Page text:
Memorandum of Decision Re: Receivable as Earnings

FOR THE NORTHERN DISTRICT OF CALIFORNIA In re MARGARET A. GOKEY,                                     No. 93-10470      Debtor. ___________________________/
Memorandum of Decision
     California Code of Civil Procedure section 704.070 permits a debtor to exempt seventy-five percent of paid earnings that were paid to an employee within 30 days of levy. Section 706.011(a) defines such earnings as "compensation payable by an employer to an employee for personal services performed by such employee, whether denominated as wages, salary, commission, bonus, or otherwise."      The debtor provided occupational therapy services to a hospital under a written agreement called an "Independent Contractor Agreement." She has claimed seventy-five percent of $34,000.00 paid pursuant to this agreement as exempt pursuant to section 704.070. The trustee has filed a timely objection. For the reasons stated below, the objection will be sustained.      The court agrees with the debtor that the title of the agreement between the debtor and the hospital is not conclusive; both principles of equity and the statute itself provide that substance must dominate over form. However, an analysis of the substance does not result in a finding that the funds in question were paid earnings.      The primary factor which the debtor points to as establishing the funds as earnings is that the hospital was the debtor's only employer. This is indeed an important factor, but is outweighed by the facts that the amount in question is far in excess of a normal monthly wage, even for a health care professional; and that the debtor employed five persons, and their services were included in the $34,000.00 bill to the hospital. Even interpreting the facts liberally in favor of the debtor, the amount is question is much more like a receivable than earnings.      Moreover, the fact that the debtor had employees clearly takes the funds in question outside of the statutory definition of earnings. Section 706.011 restricts the definition of earnings to compensation paid for personal services performed by such employee. If the funds in question include compensation for the services of others as well as the debtor, they fall outside the statutory definition. This is the only fair result, since the debtor might otherwise be able to exempt a huge receivable while his or her own employees went unpaid.      Since an equitable analysis does not result in a finding that the funds were earnings, and since the statute excludes from the definition of earnings funds generated by the work of other persons as well as the debtor, the trustee's objection will be sustained. Counsel for the trustee shall submit an appropriate form of order.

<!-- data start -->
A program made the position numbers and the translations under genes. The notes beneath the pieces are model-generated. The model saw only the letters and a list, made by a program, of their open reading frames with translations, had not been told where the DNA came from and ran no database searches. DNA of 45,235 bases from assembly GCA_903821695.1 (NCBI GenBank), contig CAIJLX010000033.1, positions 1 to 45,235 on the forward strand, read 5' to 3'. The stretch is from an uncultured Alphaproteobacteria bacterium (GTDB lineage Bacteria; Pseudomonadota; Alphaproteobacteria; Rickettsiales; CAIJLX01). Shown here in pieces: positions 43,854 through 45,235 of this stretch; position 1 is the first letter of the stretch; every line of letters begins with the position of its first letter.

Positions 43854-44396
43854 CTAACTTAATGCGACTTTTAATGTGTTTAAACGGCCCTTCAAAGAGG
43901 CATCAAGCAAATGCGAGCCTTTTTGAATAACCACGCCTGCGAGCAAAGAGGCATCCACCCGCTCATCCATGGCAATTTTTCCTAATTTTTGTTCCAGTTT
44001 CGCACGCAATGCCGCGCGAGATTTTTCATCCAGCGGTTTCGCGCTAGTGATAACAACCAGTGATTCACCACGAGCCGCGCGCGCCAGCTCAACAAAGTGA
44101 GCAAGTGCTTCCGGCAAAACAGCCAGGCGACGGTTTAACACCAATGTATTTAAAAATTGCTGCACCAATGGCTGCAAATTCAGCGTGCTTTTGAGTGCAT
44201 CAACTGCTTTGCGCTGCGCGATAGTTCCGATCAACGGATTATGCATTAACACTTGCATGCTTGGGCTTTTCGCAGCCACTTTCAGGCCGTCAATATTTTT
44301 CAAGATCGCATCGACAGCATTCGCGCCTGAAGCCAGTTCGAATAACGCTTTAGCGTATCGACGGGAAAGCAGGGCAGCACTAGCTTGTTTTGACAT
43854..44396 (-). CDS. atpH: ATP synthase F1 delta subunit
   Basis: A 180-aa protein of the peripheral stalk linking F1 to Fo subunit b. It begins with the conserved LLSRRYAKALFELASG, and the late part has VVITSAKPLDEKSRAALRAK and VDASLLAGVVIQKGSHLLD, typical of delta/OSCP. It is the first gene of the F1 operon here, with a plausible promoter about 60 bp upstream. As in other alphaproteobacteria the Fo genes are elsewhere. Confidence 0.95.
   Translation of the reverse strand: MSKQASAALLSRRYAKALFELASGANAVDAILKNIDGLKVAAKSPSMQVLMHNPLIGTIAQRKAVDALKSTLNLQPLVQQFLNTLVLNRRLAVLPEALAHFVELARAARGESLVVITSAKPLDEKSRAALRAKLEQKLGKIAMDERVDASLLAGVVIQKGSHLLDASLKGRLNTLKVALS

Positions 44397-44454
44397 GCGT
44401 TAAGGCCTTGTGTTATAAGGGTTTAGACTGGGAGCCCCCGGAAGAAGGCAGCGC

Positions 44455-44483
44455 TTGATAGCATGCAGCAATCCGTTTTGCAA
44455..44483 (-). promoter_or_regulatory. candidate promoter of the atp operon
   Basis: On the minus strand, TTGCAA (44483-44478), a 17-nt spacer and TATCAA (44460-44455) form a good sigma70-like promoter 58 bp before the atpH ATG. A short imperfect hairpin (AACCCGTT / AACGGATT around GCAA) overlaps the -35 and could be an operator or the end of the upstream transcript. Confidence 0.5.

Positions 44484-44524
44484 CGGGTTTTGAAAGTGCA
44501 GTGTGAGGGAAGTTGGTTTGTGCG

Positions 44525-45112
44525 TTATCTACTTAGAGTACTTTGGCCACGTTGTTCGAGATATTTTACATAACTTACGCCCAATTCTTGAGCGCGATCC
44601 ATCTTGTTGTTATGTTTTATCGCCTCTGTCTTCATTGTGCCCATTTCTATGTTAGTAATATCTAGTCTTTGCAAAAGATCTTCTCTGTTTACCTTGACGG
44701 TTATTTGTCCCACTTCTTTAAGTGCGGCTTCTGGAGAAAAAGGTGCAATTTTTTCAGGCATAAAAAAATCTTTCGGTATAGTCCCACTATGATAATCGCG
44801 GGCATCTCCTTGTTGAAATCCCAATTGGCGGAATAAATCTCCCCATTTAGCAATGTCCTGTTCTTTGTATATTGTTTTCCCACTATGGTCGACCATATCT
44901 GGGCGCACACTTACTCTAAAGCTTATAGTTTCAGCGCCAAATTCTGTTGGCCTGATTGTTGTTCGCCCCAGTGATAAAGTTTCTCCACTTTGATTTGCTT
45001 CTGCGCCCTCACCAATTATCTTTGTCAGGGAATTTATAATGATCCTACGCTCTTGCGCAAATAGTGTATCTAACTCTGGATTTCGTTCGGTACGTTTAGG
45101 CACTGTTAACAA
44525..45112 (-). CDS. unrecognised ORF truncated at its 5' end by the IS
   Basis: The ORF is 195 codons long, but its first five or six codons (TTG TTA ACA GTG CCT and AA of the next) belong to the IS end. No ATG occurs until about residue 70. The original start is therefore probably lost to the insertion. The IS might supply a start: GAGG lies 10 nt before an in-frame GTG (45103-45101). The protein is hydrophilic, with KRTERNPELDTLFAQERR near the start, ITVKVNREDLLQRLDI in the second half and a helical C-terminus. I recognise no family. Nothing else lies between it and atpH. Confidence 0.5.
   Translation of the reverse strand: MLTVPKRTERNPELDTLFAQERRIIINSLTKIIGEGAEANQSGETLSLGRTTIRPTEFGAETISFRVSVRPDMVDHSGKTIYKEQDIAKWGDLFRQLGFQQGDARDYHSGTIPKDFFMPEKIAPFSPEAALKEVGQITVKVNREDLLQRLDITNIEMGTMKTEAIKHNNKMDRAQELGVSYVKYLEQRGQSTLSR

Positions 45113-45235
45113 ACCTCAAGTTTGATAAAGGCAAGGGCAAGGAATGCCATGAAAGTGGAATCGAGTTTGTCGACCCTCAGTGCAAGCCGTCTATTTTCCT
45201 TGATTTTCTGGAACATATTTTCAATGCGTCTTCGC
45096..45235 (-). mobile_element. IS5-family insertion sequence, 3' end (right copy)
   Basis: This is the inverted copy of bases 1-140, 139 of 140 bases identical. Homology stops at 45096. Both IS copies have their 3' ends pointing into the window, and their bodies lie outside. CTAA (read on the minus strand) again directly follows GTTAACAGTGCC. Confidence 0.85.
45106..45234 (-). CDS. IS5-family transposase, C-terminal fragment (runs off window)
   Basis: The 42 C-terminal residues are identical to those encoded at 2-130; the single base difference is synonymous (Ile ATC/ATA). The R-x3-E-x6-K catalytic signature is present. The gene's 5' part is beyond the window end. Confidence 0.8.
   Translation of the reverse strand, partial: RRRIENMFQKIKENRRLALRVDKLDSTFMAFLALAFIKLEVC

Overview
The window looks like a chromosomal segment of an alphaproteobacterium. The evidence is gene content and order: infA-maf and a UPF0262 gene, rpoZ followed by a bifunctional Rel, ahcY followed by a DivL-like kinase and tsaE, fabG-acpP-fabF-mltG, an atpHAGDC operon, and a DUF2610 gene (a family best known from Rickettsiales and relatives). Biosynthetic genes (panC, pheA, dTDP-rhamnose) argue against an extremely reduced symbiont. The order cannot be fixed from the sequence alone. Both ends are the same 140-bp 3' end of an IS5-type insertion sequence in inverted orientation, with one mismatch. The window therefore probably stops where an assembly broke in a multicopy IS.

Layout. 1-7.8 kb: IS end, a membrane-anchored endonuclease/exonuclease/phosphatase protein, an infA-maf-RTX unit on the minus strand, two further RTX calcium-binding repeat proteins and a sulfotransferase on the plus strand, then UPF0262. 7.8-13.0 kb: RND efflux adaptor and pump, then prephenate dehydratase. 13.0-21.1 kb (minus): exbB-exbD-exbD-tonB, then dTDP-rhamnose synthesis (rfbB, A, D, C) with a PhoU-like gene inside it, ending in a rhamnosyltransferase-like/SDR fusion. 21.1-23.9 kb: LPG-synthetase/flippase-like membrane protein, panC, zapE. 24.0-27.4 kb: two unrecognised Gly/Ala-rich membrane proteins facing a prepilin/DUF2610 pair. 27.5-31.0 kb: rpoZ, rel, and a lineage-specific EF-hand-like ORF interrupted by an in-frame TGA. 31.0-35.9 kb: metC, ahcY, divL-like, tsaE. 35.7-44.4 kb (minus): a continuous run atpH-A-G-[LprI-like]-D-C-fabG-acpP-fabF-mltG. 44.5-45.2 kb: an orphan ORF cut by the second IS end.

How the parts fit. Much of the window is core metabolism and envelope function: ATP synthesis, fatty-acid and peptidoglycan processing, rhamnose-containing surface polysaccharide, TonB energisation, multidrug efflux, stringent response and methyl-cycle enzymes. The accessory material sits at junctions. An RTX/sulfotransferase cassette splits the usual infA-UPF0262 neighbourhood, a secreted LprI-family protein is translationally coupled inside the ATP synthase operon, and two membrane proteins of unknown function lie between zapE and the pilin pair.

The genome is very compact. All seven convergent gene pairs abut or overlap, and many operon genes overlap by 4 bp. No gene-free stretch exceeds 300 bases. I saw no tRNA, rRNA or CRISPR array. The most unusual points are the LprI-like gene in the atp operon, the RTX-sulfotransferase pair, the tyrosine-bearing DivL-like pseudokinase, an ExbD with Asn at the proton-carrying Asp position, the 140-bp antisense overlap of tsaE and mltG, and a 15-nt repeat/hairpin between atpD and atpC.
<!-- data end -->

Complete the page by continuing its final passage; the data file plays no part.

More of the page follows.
Dated: April 3, 1993                                                                          _______________________                                                                                                                Alan Jaroslovsky                                                                                                                U.S. Bankruptcy